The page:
The Assad regime and Russian forces have once again escalated military operations, bombing densely populated areas in northern Syria controlled by the opposition, raising questions about the fate of the de-escalation agreement.
A recent poll conducted by a correspondent from Baladi News reflects the unanimous sentiment among civilians in northern Syria, who have been living through terrifying and catastrophic days. Many respondents believe that the Turkish guarantor, who is committed to overseeing de-escalation, should step up and fulfill their responsibilities.
Mohammed Salem, the director of the studies unit at the Abaad Center for Strategic Studies, has issued a warning about the regime forces’ shelling in opposition areas in northern Syria. He emphasizes that this poses a serious threat to the relative calm the region has experienced, especially over the past year. Salem also denies the opposition’s involvement in the attack on the military academy in the central city of Homs on October 5th.
In contrast, the general consensus among those polled is that the opposition’s response has been inadequate given the scale of the bombardment in Idleb and the Aleppo countryside. Citizens in these areas stress that the armed opposition factions bear a significant responsibility for the protection of civilians, although they are perceived as lacking in strength.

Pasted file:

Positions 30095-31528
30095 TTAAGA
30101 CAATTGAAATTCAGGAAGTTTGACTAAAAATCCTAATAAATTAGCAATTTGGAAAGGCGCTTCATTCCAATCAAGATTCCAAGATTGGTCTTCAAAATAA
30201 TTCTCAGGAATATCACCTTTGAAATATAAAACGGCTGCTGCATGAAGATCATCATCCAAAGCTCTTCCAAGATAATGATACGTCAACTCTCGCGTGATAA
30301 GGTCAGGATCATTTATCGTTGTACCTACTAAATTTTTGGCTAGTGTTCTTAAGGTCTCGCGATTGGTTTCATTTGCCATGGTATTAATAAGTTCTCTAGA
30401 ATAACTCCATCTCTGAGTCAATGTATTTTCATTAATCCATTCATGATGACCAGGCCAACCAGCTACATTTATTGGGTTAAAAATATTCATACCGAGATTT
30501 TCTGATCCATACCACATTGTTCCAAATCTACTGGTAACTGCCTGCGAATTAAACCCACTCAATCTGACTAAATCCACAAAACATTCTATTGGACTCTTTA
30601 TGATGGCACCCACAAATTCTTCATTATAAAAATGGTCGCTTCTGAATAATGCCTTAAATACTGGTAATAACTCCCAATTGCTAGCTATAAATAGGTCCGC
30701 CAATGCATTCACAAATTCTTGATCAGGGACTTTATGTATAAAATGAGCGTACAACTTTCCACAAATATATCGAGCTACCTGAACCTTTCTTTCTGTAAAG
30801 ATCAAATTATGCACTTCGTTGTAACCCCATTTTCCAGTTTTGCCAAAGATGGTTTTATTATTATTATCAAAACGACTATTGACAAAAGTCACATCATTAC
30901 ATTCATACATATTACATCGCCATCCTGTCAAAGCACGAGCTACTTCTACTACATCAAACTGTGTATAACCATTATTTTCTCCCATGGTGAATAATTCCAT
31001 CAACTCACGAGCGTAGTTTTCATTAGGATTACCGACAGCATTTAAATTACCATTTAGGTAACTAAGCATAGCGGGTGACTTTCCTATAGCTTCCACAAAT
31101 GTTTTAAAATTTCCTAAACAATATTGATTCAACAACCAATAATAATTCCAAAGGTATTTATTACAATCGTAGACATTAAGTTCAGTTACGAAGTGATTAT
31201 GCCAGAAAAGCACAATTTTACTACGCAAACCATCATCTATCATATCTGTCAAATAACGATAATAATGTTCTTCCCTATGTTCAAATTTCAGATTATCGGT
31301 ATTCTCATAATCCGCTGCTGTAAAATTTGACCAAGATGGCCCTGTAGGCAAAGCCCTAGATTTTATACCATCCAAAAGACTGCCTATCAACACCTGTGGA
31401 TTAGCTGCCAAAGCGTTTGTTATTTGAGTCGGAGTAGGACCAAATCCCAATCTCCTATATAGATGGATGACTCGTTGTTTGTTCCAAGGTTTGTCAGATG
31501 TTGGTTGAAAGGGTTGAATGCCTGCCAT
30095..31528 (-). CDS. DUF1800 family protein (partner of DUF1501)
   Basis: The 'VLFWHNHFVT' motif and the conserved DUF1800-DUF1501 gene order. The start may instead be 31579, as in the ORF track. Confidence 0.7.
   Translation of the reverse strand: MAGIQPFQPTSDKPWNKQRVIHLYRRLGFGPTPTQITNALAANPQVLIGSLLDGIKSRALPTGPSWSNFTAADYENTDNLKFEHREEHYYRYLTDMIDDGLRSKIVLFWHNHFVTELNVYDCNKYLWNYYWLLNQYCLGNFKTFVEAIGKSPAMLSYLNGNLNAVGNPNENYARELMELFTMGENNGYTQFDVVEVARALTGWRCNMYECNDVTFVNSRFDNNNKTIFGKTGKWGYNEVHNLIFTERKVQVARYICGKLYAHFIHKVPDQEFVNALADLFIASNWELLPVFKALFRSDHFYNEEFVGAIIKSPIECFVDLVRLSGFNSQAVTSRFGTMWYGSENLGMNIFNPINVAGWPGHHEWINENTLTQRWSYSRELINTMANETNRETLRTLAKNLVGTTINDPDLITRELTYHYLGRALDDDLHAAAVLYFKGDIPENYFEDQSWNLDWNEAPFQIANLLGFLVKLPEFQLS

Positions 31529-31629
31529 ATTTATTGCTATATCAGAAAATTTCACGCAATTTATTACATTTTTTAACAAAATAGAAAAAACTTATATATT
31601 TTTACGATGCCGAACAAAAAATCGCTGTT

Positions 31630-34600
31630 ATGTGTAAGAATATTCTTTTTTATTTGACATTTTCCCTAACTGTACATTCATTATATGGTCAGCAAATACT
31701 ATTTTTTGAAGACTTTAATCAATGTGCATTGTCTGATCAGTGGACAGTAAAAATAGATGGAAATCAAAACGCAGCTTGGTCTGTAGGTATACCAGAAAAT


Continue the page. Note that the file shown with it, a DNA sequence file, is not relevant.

There’s a belief among some that the Assad regime and Iran may be pressuring Moscow to launch a major military campaign to retake Idleb. They may exploit the targeting of the military college in Homs to mobilize loyalists under the pretext of external threats and a war on “terrorism.”
Activists, however, dispute the success of such an escalation without the support of their Russian ally to alter the frontlines.
Despite differing opinions on the fate of the de-escalation zone and the possibility of it sliding into a new cycle of battles, recent regional and global events suggest that the regime’s military actions are not in its best interest. This is particularly true in light of developments in the military situation in Gaza since October 7th.
In general, it is not in the interest of the Syrian regime and its allies to open new fronts in the north and south of the country, especially considering the presence of Iranian militias and threats from Israel. These factors put the regime and its allies in a precarious position. However, it appears that the Iranian and Syrian regimes are trying to avoid engaging in a potential battle to support Palestinian factions amidst the al-Aqsa flood initiated by the Qassam Brigades in Palestine.
This article was translated and edited by The Syrian Observer. The Syrian Observer has not verified the content of this story. Responsibility for the information and views set out in this article lies entirely with the author.